If you’ve ever owned a bird feeder, bird table or anything of that nature, you’ll know how frustrating it can be when pesky pests such as squirrels and rats decide to help themselves to the birdseed. I know that squirrels are just doing what comes naturally to them, but they absolutely decimate any food or seed that’s on offer, leaving none for the birds!
The question is, how do you stop this? Is there any surefire way of making sure these critters don’t gobble every morsel of food before the birds get their fair share?
The answer to these questions isn’t exactly straightforward. Sure, you can buy bird feeders that claim to repel squirrels, i.e. be squirrel proof, but are they actually able to protect your birdseed?
Well, in today’s piece, we’re going to examine one of the most popular ‘squirrel proof’ bird feeders currently available on the market, the Roamwild PestOff Squirrel Proof Bird Feeder, to see if a bird feeder can be 100% squirrel proof. To do so, we’re not only going to review it based on its design, construction, and function, but we’ve also field tested it for six weeks to see how it fared in the heat of battle. Ok, so not quite battle, but you know what I mean!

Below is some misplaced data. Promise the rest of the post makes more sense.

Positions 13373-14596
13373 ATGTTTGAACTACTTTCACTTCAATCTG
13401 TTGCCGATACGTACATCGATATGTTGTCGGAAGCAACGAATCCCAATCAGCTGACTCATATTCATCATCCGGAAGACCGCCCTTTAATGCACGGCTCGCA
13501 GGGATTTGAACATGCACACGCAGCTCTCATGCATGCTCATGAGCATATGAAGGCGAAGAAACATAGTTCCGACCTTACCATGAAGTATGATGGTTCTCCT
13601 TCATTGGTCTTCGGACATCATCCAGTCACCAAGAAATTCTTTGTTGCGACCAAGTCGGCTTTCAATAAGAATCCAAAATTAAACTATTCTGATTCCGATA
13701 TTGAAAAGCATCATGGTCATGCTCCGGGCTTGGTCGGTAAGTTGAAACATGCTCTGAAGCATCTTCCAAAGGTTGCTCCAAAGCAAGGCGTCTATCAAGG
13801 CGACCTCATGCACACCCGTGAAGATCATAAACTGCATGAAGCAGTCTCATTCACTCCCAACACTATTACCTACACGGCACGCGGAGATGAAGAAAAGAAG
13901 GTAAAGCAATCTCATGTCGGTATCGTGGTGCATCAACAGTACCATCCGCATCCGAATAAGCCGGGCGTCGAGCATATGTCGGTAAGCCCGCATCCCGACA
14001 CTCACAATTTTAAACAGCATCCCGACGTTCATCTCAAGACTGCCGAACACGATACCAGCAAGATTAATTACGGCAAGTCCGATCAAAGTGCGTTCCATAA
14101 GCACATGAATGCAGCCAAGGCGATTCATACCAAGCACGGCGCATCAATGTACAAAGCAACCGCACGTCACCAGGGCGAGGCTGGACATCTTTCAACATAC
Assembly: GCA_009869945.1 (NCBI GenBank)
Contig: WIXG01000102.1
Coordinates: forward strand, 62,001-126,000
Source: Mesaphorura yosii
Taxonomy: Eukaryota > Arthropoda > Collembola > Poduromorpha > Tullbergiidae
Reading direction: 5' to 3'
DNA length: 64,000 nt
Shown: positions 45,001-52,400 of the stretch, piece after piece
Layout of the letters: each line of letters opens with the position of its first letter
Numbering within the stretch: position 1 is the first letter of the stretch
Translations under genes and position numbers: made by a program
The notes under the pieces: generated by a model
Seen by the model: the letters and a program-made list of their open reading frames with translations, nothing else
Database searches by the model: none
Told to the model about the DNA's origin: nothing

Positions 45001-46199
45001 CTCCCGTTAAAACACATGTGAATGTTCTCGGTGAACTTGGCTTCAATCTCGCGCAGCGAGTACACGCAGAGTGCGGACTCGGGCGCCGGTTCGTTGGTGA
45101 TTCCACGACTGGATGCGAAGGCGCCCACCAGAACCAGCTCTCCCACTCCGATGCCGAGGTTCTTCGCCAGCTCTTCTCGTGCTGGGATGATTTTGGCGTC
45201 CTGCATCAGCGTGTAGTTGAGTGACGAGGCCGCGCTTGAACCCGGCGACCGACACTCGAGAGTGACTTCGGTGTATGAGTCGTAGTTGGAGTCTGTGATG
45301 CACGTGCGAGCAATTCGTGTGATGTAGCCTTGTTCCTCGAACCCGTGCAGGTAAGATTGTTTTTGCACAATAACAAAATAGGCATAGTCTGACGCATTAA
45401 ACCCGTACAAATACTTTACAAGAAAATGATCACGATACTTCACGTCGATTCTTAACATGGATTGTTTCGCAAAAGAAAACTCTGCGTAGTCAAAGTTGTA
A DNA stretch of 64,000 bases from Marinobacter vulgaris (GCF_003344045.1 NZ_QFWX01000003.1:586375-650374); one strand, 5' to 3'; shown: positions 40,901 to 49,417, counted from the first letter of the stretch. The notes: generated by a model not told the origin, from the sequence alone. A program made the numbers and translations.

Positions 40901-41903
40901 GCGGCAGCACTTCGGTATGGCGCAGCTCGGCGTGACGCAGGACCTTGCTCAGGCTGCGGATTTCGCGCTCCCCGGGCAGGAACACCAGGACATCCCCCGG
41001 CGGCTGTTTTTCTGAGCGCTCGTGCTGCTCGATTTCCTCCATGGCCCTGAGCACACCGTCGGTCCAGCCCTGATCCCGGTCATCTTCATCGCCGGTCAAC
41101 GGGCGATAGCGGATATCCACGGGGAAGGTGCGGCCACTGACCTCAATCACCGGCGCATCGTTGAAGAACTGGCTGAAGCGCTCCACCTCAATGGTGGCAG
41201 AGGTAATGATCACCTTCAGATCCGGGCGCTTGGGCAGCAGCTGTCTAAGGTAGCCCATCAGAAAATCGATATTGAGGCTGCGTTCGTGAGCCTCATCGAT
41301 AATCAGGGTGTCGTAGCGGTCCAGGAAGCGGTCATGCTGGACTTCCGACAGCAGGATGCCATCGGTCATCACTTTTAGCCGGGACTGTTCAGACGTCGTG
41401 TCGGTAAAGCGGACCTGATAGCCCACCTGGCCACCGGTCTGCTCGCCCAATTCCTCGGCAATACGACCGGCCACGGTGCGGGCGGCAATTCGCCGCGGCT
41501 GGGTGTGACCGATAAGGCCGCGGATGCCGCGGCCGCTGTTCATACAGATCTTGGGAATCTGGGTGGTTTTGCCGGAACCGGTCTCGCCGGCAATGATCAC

Could this be the saviour of birdseed? Or will it, like many other supposed ‘squirrel proof’ bird feeders out there, rapidly fail when the squirrels get a whiff of bird feed in their nostrils and aggressively try to break their way in? Can it stop rats, crows, and other big birds from eating all the food?
Let’s find out.
Roamwild Pestoff Bird Feeder: An Introduction
According to the marketing blurb, RoamWild PestOff bird feeders use patented technology to stop pests from wolfing down all of the birdseed that you’ve generously left for the smaller bird species in your garden. But how does it work?